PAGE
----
Global website overhaul

Hi folks, @danielle and I have been doing some initial mapping out of what a new global website might need to contain.

We suggest pruning out a HUGE amount of content and cross-linking between global site, Aus site, etc and other side sites e.g. dev.openfoodnetwork to just make one contained site.

Some types of content are more obvious than others in terms of whether they are needed, how they will be updated, etc. Those that particularly need more discussion are marked with * as being unclear on what we want to/have capacity to commit to as a global community.

One point to discuss at some point is tone - we have some reasonably ‘poetic’ text on our global site currently (eg the onion/holarchy sort of text) which we might like to rewrite in more Plain English - this make it clearer for translations as well. There are also some ambitious claims about software capability that we might want to pull back from (e.g. that our mobile experience is seamless) and go with something that’s positive but more realistic.

This google doc contains a first draft of the types of content we think should be included in the new global website. It also starts on the job of pointing to where we already have content that just needs to be placed in a new design, and for other content how often we are likely to need to update it.

It seems likely that part of the question will also be about UX and design, we haven’t yet started to think about that as much as it would be good to pin down a basic framework of what we want to include, prioritise.

Please feel free to add comments here or in the doc:

Some questions to consider as we think about redesigning this site:

  • Who is the audience for this site?
  • Are they repeat visitors or one-off discovery/triage?
  • What would you like to be most prominent on this site?
  • How much maintenance are we willing to commit to?
  • What’s missing?

Thanks for any thoughts!

Thanks @Jen for those first inspiring notes !

I commented on the doc but wanted to share some general thoughts here:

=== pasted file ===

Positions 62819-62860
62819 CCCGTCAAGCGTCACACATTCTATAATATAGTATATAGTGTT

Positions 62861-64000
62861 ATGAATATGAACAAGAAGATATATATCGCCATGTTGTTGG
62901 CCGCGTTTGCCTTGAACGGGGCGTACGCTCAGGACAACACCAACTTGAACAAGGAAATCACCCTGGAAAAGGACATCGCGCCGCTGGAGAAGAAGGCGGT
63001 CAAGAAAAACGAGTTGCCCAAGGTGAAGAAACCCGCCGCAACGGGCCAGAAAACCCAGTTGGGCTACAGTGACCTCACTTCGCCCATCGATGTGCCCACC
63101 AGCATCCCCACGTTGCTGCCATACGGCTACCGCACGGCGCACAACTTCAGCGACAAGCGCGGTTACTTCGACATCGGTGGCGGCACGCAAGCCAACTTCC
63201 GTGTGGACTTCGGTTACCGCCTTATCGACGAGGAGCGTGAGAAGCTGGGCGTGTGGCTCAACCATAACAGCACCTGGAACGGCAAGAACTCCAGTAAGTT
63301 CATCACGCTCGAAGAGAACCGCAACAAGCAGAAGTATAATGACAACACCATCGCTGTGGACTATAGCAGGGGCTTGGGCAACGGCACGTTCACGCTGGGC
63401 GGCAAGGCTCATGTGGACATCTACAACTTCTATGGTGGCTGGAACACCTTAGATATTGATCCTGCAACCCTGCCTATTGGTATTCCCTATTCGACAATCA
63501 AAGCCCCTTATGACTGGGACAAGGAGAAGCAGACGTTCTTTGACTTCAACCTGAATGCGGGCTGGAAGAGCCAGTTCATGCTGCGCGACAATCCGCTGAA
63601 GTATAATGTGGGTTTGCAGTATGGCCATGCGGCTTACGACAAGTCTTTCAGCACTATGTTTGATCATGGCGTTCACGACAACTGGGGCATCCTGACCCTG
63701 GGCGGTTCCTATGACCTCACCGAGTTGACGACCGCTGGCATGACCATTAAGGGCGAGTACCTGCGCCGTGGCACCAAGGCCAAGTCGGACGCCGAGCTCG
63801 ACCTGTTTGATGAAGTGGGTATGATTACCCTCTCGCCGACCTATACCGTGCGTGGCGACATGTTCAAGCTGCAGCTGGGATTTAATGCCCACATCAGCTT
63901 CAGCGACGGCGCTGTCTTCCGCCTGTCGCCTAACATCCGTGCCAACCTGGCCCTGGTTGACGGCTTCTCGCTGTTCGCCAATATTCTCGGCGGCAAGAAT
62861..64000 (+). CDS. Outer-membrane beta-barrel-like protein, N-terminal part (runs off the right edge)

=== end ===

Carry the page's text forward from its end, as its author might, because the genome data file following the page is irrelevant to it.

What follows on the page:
• We need to keep in mind that when we will have only one single instance, we might not need a global website anymore, the info in the global website in my vision should be within the single platorm, that would be kind of new version nof the OFN website but without a differentiation between the “app” and the “info part”, they should be more entagnled within a single website. A bit like any big platform like Airbnb, you don’t need to go on one side to undertand what it is and another to use it…
  • but as we are not yet there we need a global website now, but closely linked with local “richer” websites.
    1- In local websites we need more “info content” pages that can be customized by local instances. Ideally when you deploy the OFN locally if should include a wordpress with some pages, ability to add pages, change pages contents and layouts for info pages like the landing page for instance (today we can only translate homepage and rediretc “about” section)
    2- In global website having info on:
    2.1- “about us” (the global team (+ contact details), the vision of the word we carry, our mission objectives an daily activities, our value, how we are organized as a global community (community pledge, OFN contributo handbook maybe, etc.), our story
    2.2- “the OFN software" (what it does today = existing features, the improvements done at the moment (roadmap), the future improvement we plan to add (product vision), the curation and prioritzation process we use to decide collectively about product evolution
    2.3- Why choosing OFN? (case studies, etc.)
    2.4- "find local community” '(interactive map of the world with differet colors depending on deployment stage, and when you click on a country you have link to local instance website but also main contact, facebook twitter, etc. + a page “don’t find one where you are? why not creating one? with ifo on how to launch a local community”)
    2.5- Our partners (i wouldn’t hide them into “about OFN”)
    2.6- Contribute
    2.7- Follow us (news & blogs? don’t see it clearly…)

I wouldn’t put anything about support which in the subsidiarity principle is the competence of local communities (like user guide, how to use the plateform, etc.)

For me the intention of that global website is to make what we do, why we do it, and how we do it clear for everyone, enable people to follow product evolution, attract conntributors, and redirect to local communities.